The lineup of shows was a mix of formats, from live-action-animated hybrids to live-action, and programs ranging from original to off-network shows, whether produced by DIC or other companies. In addition, a companion club program was supposed to be developed. DIC also planned to produce four specials each quarter with the launching of Funtown, combined with the others, mostly holiday specials, for the fourth quarter of 1989. However, nothing came out of these initial plans.[25]

Dragon Club

Dragon Club (Chinese: 小神龙俱乐部 (Little Dragon Club)) was a daily television strand operated and distributed through Capital Cities/ABC through various syndicated television stations in China. It launched on September 19, 1994, and broadcast various DIC and ABC programs in addition to third-party, live-action and local offerings.[39]

After the Disney purchase of Capital Cities/ABC, the strand transitioned to airing Disney-produced content and continued to broadcast until the start of 2019.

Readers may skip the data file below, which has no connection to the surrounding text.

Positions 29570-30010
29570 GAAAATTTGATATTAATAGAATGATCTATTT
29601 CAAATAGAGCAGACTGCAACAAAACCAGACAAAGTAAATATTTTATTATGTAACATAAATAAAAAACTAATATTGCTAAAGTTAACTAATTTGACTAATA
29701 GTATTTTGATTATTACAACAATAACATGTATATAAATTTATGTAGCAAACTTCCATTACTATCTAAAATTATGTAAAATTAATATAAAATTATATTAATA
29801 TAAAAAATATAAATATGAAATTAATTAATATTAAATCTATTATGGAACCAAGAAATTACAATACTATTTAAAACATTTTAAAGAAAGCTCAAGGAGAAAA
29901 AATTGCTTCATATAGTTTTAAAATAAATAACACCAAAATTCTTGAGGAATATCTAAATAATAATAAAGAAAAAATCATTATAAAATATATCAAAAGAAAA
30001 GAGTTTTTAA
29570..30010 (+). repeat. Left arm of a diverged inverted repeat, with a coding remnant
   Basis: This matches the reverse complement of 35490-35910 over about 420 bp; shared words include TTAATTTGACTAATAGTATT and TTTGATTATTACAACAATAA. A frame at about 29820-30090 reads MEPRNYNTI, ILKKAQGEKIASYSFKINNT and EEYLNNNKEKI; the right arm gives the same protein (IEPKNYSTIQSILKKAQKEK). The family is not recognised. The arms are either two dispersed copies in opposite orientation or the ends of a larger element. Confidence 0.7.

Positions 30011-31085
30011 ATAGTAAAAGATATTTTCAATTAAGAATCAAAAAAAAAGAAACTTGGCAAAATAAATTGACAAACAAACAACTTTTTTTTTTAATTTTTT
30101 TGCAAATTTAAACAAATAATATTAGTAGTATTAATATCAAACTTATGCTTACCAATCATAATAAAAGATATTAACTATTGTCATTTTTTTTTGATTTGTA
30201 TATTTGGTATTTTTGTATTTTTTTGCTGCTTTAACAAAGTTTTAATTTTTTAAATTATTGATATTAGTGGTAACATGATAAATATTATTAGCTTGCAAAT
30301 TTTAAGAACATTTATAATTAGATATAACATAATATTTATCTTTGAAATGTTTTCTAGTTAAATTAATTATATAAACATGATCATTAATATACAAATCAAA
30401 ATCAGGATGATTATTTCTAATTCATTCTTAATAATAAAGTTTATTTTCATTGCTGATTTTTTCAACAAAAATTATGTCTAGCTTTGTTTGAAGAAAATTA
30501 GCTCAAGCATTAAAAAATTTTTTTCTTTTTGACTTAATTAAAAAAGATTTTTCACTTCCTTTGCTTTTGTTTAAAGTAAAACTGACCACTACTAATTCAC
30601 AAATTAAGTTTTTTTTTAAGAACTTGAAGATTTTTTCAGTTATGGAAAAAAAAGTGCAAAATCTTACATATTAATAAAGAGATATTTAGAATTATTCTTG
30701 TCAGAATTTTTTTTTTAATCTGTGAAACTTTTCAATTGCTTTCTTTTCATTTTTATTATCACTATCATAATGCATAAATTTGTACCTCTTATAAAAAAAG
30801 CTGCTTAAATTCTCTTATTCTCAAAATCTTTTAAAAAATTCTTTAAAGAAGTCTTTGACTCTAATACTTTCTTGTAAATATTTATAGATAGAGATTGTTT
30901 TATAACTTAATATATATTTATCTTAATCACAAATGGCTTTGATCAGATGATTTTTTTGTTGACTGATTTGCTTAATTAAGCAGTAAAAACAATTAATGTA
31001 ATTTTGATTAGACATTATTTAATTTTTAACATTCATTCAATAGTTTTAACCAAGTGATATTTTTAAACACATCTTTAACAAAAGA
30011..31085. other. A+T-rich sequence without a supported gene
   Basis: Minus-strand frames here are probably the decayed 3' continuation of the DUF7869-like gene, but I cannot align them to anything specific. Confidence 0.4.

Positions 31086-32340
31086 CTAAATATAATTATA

Panda Club

Panda Club (Chinese: 熊猫俱乐部) was the short-lived sister strand of Dragon Club that launched on October 2, 1994, and broadcast on a smaller selection of stations. It's programming was similar to that of Dragon Club, and broadcast until 1999.

Freddy's Firehouse

Freddy's Firehouse (FFH) was a planned children's educational programming block that would broadcast various programs from DIC Entertainment's library, initially announced in May 1998. In the United States, it was planned to air on Pax TV after DIC signed a deal with the broadcaster to become the exclusive supplier of animated programming on the network. The plan was for the block to run on weekends, running for three hours on Saturday and two hours on Sunday. Buena Vista International Television handled syndication sales, and would also allow for the strand to be sold to other outlets internationally.[48][76]

However, the block was rejected in favor of Pax producing the children's block in-house, with "Cloud 9" (later renamed "Pax Kids") launching with Pax TV on August 31, 1998 and broadcasting until the end of the contract with DIC in 2000.[77]

National and syndicated broadcast blocks

  • DiC Kids Network – a set of three syndicated children's programming E/I blocks launched on September 1, 2003.[56][57]
  • KOL Secret Slumber Party – a three-hour long block launched on September 16, 2006, a programming block with partner KOL (AOL's kids online).[64]
  • KEWLopolis – launched on September 15, 2007, a programming block with partner American Greetings.[65]



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External links